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How My Boyfriend’s Porn Obsession Fueled My Eating Disorder

By April 26, 2018 May 11th, 2018 No Comments

Many people contact Fight the New Drug to share their personal stories about how porn has affected their life or the life of a loved one. We consider these personal accounts very valuable because, while the science and research is powerful within its own right, personal accounts from real people seem to really hit home about the damage that pornography does to real lives.

We recently received this true story from a girl who felt firsthand how much a porn addicted partner can hurt a relationshipespecially when their significant other has struggles of their own. Some stories, like this one, show how sometimes the best decision for the partner of a porn addict is for them to get out of the relationship and seek recovery for themselves.


Dear FTND,

I fully support your saying “Porn Kills Love” with an undying passion. Literally.

This past month I made the hardest decision I have ever made this far into my life. And that was to break up with my boyfriend who is obsessed with porn. Because of his selfish actions, his demons were feeding mine. Or more like starving them.

My own personal battle, my toxic boyfriend

I am 17 years old and I have struggled with anorexia since the second grade.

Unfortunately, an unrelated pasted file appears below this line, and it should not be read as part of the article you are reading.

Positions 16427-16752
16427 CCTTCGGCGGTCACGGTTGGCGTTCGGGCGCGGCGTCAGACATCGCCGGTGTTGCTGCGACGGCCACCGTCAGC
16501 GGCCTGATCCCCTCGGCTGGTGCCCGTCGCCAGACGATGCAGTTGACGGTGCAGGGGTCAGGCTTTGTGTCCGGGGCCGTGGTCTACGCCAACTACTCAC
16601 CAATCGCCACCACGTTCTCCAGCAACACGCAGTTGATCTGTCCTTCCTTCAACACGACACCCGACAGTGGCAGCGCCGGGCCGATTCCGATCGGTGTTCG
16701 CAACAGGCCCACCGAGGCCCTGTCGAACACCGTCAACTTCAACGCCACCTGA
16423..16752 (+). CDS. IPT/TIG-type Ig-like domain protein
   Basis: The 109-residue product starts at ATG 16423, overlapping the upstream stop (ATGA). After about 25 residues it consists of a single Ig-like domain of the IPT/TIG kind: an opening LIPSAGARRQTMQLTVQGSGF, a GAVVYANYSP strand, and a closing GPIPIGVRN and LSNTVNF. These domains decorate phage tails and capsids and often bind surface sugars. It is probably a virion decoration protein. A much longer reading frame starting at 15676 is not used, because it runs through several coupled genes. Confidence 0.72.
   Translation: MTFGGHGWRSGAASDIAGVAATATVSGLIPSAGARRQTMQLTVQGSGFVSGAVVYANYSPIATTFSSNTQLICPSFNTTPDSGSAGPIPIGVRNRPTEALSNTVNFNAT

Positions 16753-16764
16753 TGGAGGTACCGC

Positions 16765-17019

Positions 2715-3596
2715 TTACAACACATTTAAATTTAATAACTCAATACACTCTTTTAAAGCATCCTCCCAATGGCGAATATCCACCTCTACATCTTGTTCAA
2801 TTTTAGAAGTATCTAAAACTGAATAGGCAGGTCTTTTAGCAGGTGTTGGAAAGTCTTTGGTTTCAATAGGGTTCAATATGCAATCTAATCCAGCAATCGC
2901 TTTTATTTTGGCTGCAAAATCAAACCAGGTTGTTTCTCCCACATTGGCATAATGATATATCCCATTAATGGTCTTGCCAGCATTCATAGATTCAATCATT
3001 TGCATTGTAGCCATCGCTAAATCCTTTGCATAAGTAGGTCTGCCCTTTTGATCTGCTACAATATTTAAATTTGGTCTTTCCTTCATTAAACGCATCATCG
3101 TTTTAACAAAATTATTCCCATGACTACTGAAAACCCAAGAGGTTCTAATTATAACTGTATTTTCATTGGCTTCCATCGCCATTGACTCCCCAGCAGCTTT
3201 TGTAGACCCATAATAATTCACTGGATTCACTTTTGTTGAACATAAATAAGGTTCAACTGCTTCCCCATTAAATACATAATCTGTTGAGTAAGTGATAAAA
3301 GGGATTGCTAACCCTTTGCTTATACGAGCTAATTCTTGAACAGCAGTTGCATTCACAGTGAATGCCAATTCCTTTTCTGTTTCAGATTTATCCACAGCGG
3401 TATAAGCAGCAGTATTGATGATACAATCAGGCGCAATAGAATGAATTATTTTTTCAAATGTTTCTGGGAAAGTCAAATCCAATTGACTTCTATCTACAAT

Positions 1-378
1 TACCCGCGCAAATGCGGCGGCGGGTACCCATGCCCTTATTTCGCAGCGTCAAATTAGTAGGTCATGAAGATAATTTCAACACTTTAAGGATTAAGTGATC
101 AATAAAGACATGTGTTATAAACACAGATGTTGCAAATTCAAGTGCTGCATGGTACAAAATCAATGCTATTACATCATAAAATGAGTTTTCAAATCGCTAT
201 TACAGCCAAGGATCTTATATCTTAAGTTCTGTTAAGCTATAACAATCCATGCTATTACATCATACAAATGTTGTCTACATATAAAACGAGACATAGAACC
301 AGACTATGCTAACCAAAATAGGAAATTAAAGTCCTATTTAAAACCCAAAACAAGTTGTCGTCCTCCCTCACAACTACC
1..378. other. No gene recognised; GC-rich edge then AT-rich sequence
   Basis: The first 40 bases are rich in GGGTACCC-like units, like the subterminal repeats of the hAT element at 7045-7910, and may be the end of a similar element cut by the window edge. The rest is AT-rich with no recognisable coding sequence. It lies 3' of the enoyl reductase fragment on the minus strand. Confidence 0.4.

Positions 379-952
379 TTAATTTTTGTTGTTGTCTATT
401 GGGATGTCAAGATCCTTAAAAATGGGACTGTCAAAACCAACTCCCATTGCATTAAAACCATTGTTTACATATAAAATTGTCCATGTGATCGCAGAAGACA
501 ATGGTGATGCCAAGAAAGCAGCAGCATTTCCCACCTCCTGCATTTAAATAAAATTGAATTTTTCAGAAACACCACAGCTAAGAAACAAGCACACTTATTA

When I first started high school, that was when life finally started coming together. My eating habits started to become healthy! I was proud of myself and my improvements and was finally starting to view myself as beautiful. Sophomore year rolled around, and I started dating this guy. He made me happier than anything in the world, but little did I know he would also be the trigger of my disorder again.

It was three months into the relationship that he confessed to me of his porn habit. Because it was impossible not to take off my rose-colored glasses, I decided to stay with him. As our relationship furthered, I began to feel awful about myself. I began to wonder why he still consumed pornography if I was in his life? Was I not good enough? Would I ever be good enough? Is he pretending to like what he sees in me? Am I skinny enough?

This was where my suffering began. Somehow I got the sick, twisted idea in my head that as long as my boyfriend was hooked to porn, I would have to get skinnier; more beautiful. Even more messed up? He knew about my disorder, and he knew he was the biggest trigger to my unhealthy habits. He knew this, and yet he had no intention of changing. If I would have stayed in that relationship, I would’ve slowly slipped away. Pound by pound.